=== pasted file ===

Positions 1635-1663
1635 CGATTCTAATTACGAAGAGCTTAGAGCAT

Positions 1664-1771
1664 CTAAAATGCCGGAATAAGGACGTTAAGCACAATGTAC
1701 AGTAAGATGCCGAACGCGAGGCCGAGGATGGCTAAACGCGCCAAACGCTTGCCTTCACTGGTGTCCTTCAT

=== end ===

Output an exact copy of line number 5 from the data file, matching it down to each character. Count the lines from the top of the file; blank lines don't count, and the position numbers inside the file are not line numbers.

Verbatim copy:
1701 AGTAAGATGCCGAACGCGAGGCCGAGGATGGCTAAACGCGCCAAACGCTTGCCTTCACTGGTGTCCTTCAT